I’m not overdressed… everyone else is underdressed

One of the stereotypes about scientists is that they (we) all look like slobs. Think about your stereotypical nerd image (yes, I know not everyone fits a stereotype, but they do exist for a reason): clunky glasses, slacks that seem to defy gravity to be worn miles above the natural waist, tattered tshirt, exposed tube socks rising out of a pair of white comfort sneakers designed for old men with arthritis…

Chem majors in general aren’t an especially well-dressed bunch. And perhaps it’s because we don’t really have to be. We spend much of our time in the lab hiding under lab coats. And it’s not practical to wear nice clothes in the lab anyways. Safety regulations require close-toed shoes, and recommend against shorts/skirts – any exposed skin is seen as an opportunity for injury. And nice clothes don’t often stay that way for long. Often, chemists can be distinguished by the holes in the fronts of their shirts right around waist level (where the torso comes in contact with the edge of fume hood/lab bench when you’re not paying attention and lean in too far).

Occasionally I receive complements for being well dressed, but with subtly judgmental undertones – whether or not they are intended. “Well, don’t you look fancy today.” “Are you wearing real leather/silk/cashmere?” “What are you dressed up for? Are you going out somewhere?” While I appreciate compliments just as much as the next person, compared to the hipster-chic architects, or preppy designer-label sporting business majors, I would classify myself “not-a-slob” at best. I avoid sweatpants, sweatshirts, and sneakers (which makes a surprisingly noticeable difference). I do simple and low maintenance, comfortable yet put together, not so much super-trendy and fashionable. Basically, I’m not an especially well dressed Cornell student, but I’m a fairly well-dressed chemistry major. And people notice, if not always in a good way. Sometimes I feel like I’m being judged for the amount of time and effort I put into maintaining my appearance, or at least I feel consciously over-dressed when I walk into a chem class or the chem undergrad lounge wearing makeup or something ‘nice.’ And maybe it shouldn’t bother me, but it does.

It’s like scientists shouldn’t care about “superficial” things like appearance. They’re above it. Sometimes it almost becomes a point of pride. If you have time to go shopping on the weekend, or to put on lipstick and mascara in the morning, clearly you’re using your time for the wrong things. The girl who matched her scarf to her dress can’t be taken as seriously as the girl with the math olympiad tshirt. A manicured appearance gives off signals of “shallow” and “superficial” rather than “professional.”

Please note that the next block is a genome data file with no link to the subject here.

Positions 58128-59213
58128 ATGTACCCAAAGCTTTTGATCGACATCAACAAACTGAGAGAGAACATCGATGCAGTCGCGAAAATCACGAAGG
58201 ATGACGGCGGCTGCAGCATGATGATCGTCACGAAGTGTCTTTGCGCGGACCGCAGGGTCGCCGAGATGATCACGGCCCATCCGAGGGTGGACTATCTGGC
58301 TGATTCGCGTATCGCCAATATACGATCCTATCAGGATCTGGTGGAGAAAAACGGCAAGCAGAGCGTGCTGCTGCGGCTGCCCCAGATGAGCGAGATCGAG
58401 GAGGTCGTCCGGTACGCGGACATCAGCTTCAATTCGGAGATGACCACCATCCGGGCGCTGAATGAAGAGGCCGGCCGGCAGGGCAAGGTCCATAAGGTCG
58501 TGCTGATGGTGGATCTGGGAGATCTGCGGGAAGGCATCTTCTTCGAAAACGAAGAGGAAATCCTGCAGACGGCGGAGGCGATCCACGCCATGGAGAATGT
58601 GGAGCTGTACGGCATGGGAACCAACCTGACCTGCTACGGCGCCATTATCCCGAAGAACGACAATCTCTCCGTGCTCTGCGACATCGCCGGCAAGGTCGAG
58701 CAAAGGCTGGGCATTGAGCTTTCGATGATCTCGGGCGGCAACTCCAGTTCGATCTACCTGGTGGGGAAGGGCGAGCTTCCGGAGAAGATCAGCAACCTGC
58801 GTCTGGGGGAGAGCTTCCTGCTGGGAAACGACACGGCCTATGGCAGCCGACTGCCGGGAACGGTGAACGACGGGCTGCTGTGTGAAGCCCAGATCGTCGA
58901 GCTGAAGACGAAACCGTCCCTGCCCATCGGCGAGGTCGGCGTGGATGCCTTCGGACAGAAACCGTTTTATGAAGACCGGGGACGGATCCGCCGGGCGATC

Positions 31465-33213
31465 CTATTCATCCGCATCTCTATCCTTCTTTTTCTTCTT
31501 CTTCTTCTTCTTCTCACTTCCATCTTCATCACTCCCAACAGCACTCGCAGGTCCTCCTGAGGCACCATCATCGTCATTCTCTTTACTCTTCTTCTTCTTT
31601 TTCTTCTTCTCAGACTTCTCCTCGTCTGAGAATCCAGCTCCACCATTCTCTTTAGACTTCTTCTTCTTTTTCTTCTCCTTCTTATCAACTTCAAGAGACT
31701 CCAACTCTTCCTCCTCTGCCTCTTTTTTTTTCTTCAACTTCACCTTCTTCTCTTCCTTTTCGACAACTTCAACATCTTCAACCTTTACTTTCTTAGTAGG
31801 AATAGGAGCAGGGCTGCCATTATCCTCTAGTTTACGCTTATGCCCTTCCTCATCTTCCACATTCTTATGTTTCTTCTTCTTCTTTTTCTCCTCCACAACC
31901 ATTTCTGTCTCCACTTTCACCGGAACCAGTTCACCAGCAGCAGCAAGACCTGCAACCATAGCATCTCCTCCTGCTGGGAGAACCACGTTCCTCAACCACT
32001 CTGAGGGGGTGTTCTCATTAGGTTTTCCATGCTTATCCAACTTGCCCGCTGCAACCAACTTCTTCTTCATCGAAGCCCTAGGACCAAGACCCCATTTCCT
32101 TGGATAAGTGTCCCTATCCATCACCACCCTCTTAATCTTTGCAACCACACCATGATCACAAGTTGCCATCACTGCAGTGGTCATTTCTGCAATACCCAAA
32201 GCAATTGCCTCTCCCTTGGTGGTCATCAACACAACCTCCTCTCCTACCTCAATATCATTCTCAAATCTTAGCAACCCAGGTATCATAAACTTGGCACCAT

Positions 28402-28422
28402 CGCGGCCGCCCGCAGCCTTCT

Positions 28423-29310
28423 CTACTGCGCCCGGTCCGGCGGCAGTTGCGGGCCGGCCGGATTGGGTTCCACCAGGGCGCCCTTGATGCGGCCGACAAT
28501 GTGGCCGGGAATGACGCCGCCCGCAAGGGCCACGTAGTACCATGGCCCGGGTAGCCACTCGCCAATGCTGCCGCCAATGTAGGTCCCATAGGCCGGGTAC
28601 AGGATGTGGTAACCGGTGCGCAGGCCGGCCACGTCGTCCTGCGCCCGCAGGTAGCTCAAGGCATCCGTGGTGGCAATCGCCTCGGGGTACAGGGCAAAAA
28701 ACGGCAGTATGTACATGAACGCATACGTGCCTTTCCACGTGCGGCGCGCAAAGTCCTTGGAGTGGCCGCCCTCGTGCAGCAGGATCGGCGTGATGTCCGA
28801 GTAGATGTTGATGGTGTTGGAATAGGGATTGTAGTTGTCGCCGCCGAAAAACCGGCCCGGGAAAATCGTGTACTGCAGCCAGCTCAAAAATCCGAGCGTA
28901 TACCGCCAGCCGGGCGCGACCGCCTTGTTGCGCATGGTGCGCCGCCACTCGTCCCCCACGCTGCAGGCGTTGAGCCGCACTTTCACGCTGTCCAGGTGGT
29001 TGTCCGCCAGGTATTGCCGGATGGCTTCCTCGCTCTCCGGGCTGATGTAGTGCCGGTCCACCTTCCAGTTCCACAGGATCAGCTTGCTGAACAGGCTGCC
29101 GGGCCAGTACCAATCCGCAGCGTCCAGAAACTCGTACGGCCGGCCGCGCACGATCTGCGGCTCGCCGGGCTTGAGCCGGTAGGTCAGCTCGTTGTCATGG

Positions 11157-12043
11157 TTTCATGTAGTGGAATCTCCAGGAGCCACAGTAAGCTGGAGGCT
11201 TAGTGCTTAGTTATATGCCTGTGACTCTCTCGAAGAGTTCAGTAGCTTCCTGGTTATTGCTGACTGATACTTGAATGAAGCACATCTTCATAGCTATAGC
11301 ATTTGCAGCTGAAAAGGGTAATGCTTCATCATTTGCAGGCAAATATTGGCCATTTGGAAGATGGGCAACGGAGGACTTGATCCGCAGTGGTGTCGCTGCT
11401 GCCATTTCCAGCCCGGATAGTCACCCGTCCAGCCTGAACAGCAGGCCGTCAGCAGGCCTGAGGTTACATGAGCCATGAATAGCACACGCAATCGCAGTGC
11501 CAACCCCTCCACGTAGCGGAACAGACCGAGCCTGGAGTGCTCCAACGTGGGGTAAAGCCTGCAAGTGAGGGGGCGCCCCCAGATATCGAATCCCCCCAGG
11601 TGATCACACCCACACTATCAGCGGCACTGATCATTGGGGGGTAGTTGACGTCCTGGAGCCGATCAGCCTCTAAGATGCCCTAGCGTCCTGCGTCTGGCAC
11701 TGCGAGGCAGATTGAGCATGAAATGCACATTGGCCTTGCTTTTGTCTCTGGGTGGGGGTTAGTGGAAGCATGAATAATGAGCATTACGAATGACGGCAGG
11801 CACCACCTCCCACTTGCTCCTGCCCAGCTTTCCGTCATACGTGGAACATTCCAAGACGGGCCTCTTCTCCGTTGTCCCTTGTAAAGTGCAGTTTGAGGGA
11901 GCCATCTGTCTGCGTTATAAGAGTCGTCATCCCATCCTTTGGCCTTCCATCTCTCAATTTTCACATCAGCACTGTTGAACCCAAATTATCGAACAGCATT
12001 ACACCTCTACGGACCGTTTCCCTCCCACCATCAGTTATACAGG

However, I believe that physical appearance is a valid form of self-expression, and that it does have an effect on others’ opinion of you. Yes, the professional awards you’ve won or papers you’ve published should more than speak for themselves, but when you meet someone, especially for the first time, you notice what they wear – how they choose to present themselves. When I dress well, it’s because I care what others think of me. While I do want my academic achievements to take precedence, I’ll take all the help I can get in making a good impression.

And then there are various lesser reasons why I want to look good. Vanity (I won’t deny it). An acknowledgement of my current youth and my mortality. I’m 20. I won’t always look this good, why not take advantage of it? And then, especially on days when I know I’m going to be super-busy, knowing that I look put-together means I have one fewer thing to worry about.

I’m not advocating that everyone should go and buy out the J. Crew catalogue; a nice wristwatch, a well-fitted pair of dark jeans, and a chic wool peacoat all make subtle but not unnoticed statements themselves. You don’t need to spend a lot of time or money to make yourself presentable. And please, if you’re going to comment on the fact that my nail polish has changed colors 3 times in the last week, your next question had better be “Where did you buy that sparkly black one? It’s really pretty,” not “How the hell do you have time to do your nails so often? Don’t you have better things to do with your life?”

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About evajge

A friend once told me that all I eat is chocolate and cheese. I was both disturbed and amused to realize that he was right.
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